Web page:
Pandemic heightens importance of 'hygge' moments, says Danish ambassador
Scandinavian concept embodies cosiness and contentment
Worried that your patio days are over? That the COVID-19 pandemic has condemned you to a long, cold winter cooped up inside?
Maybe you just need a warm cup of hygge – the Scandinavian concept of cosiness, comfort and contentment.
"In general, hygge is a cozy moment where you relax either on your own [or] often in good company with people you appreciate," said Hanne Fugl Eskjær, the ambassador of the Kingdom of Denmark, in an interview Sunday with CBC Radio's In Town and Out.
"With a nice cup of tea or coffee in your hand, something warm, it's not fancy at all – it's cosy."
Other important ingredients for an ideal hygge (pronounced "hyoo-guh") moment include soft lighting, a cell-phone-free zone and weather that's cool but not intolerable.
'Back to basics'
Hygge's importance is underscored during tough times like a global pandemic, the ambassador said.
With restrictions in place on so many activities — at least in COVID-19 hotspots like Ottawa-Gatineau — the virus has forced people to enjoy the simpler moments of life.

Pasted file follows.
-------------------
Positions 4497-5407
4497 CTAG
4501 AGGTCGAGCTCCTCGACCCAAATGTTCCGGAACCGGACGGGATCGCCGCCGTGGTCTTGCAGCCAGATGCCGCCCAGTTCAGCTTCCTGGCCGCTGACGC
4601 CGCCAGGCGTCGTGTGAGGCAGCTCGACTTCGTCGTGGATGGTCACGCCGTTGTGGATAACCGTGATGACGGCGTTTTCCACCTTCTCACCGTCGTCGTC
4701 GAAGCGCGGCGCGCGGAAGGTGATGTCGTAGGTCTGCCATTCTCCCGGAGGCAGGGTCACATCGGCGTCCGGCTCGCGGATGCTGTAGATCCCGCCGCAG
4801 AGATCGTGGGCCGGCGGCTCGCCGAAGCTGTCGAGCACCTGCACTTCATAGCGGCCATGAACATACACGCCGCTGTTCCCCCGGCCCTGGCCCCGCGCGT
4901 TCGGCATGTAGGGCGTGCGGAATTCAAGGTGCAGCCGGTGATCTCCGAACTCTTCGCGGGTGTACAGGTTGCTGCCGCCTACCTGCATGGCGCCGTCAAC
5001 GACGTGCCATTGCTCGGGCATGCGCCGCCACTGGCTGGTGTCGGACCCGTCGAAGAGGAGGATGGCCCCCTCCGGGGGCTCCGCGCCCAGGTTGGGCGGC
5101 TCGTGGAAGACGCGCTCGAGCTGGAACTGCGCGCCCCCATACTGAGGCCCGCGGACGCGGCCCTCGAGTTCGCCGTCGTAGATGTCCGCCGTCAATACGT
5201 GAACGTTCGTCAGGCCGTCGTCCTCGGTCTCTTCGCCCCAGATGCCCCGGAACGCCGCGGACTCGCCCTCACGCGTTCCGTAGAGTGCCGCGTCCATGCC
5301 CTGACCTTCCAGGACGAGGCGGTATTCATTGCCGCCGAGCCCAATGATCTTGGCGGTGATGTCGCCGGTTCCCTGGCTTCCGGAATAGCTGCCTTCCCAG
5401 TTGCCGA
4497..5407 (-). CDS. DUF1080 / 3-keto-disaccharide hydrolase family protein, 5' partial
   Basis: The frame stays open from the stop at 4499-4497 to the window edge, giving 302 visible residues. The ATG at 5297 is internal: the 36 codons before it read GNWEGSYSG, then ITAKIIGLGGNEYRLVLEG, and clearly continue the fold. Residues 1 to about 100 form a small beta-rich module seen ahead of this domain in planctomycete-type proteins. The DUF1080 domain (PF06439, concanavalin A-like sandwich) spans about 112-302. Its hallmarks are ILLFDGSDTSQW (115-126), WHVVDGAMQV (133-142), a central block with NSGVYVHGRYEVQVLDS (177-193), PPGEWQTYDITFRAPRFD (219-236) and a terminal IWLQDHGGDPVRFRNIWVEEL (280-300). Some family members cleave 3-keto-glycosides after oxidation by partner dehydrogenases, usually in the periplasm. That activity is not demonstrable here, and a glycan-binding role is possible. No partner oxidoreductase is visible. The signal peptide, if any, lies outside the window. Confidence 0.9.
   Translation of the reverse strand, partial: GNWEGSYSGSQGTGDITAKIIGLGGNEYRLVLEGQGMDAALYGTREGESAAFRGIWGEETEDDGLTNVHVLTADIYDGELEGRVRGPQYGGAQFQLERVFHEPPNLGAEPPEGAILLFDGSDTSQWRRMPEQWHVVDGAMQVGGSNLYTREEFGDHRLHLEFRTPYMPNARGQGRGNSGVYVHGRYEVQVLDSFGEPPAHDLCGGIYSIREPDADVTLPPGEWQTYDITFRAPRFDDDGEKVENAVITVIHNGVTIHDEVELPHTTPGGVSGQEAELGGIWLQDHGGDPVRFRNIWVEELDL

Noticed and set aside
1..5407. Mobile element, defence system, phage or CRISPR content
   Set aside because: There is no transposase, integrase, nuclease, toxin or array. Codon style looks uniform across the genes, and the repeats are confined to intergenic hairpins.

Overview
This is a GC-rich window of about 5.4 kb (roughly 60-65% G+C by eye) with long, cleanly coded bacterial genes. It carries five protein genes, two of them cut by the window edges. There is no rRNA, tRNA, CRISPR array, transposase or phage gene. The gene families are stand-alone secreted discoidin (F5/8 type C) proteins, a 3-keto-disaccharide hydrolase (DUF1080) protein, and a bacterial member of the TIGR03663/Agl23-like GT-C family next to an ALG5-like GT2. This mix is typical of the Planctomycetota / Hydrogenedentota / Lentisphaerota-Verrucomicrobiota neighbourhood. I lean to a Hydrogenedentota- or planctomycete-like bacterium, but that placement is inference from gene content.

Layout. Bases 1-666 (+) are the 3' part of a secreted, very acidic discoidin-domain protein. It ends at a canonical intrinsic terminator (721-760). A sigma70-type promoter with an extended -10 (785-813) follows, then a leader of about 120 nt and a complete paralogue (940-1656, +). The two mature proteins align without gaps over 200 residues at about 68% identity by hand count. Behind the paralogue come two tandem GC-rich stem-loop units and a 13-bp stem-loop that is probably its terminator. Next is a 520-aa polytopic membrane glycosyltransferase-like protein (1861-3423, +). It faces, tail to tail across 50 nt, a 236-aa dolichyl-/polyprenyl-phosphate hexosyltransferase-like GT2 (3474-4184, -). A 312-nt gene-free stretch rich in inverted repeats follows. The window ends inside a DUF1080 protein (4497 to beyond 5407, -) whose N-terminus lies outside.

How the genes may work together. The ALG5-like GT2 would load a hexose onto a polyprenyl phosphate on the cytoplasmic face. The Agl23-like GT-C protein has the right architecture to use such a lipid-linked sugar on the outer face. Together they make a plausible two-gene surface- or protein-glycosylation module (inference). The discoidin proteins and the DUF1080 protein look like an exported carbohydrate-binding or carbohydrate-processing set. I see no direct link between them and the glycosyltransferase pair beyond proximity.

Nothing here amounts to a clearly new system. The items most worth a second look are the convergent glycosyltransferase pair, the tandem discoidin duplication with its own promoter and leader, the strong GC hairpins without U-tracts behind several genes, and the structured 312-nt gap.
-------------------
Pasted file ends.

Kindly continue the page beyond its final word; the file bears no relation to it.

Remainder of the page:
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"And I think in these corona days where we couldn't be too social, where we kind of had to stay apart to be responsible and safe, people have really found the hygge moments," she said.
"Back to basics, you could say. Not the fancy restaurants but the nice cosy cafes, outdoors or at home."
In Denmark, the word is commonly used in everyday conversation, she said.
"If you had invited me for dinner, we've been for a walk or we had a nice cup of coffee at a cafe or in one of our places — I would call you or send you a text saying, 'Thank you for a very hygge moment.'"
She said the cabins in Gatineau Park are a good example of a Canadian spin on hygge, as skiers looking for a break from the outdoors can start a fire to warm up, while passers-by are welcome to come in for a communal experience.
"It's really important to keep those outdoor facilities open," the ambassador said. "Even in a crisis situation with corona, people need to be outdoors. We know that it's more safe to be outdoors than gathering indoors."
Ultimately, the appeal of hygge — whether it's during a pandemic or not — is its simplicity, Eskjær said.
"Even in a busy day, you could find that 15 minutes of hygge, of cosiness, where you relax and you forget a little bit the hustle and bustle. And you gather the kids around you and have an apple and a cup of tea," she said.
"It can be short and simple."
With files from In Town and Out